YIPPEE
0
FollowupID: 622520

Follow Up By: Member - Carl S (VIC) - Monday, Mar 16, 2009 at 17:25

Monday, Mar 16, 2009 at 17:25
Stomach cancer is a terrible thing, but no excuse for stupidity
enough said from me!
0
FollowupID: 622527

Follow Up By: Willem - Monday, Mar 16, 2009 at 18:02

Monday, Mar 16, 2009 at 18:02
Geez Bob, what happened?

After stirring up trouble here on this forum some years ago you disappeared into thin air for a while. We thought that you had left this mortal coil.

Now suddenly you are back again imparting your wise words and preaching sanity to all who care to read....hahahahaha

The internet never fails to surprise................................Lazarus, like the Phoenix, arises........................



ROTFLMAO



Cheers
0
FollowupID: 622538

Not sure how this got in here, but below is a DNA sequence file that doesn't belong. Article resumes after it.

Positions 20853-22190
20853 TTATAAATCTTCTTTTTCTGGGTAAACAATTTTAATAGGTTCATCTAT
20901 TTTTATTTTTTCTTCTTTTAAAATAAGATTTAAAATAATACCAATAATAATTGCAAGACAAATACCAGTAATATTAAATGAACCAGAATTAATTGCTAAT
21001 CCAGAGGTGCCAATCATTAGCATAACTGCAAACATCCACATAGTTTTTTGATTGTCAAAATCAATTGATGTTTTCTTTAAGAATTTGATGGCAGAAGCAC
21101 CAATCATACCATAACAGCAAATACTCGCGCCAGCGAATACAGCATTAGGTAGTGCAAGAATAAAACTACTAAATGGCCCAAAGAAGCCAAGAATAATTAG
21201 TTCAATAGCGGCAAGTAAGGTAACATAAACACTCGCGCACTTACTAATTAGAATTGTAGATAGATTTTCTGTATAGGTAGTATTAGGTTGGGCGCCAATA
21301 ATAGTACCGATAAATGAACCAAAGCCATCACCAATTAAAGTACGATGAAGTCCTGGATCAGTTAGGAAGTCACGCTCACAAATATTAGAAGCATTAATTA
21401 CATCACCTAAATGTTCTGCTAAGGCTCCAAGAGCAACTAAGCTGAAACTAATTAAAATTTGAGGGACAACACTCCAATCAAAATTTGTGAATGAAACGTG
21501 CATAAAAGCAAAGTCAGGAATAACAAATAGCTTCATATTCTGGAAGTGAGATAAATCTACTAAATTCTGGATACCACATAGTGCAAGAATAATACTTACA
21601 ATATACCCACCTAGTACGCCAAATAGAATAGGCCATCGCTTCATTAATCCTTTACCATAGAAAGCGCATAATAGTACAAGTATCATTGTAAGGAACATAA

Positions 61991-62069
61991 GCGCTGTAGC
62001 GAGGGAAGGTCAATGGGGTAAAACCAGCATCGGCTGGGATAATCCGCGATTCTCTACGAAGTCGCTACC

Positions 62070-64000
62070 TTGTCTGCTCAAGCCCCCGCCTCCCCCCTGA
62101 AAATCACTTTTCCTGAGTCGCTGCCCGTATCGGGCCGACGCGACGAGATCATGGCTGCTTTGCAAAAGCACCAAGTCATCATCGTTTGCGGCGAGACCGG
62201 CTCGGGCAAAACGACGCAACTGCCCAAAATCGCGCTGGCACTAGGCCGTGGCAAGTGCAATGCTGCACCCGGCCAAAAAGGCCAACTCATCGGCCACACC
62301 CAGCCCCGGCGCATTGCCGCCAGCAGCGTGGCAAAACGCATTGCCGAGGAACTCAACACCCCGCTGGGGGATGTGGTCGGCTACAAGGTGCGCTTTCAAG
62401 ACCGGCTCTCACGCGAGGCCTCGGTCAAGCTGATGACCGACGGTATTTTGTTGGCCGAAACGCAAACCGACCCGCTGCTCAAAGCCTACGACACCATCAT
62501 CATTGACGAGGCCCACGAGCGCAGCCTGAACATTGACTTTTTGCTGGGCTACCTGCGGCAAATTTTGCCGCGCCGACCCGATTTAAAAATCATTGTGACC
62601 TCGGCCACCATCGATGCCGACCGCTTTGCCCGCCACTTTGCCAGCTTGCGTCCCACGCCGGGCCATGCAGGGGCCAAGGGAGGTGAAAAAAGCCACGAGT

Follow Up By: Blaze (Berri) - Tuesday, Mar 17, 2009 at 00:27

Tuesday, Mar 17, 2009 at 00:27
Bob, I'm nearly at a total loss to debate this point with someone who believes we should have just left him out there to die, maybe I should give you his Ph number and you can pass on your thoughts to him personally.

I can just see you screaming about the silly old bugga if it cost $30,000 of ours and your tax payer dollars to send out a Police search for this very thankfull gentleman, and maybe only to find a body. Then the hassles his wife would have getting him, their van and car back to family in NSW. I also wonder if you in my place would like to have told his wife and family had he perished, you were giving him his choice to perish sooner than later, rather than look for him.
Maybe you have missed the point, I never said he wasn't pleased to see us, he was more than happy to be fouind, he wouldn't have been happy to miss out on his 23.1% five year survival on average. He is travelling Australia with his wife and trying to enjoy his life. No where in my write up do I suggest he shouldn't do this, I believe he should take more care and training, same as I would believe he may be adviced in doing a course before jumping out of an aircraft to try parachuting.

0
FollowupID: 622616

Follow Up By: Blaze (Berri) - Tuesday, Mar 17, 2009 at 00:32

Tuesday, Mar 17, 2009 at 00:32
Gidday Willie.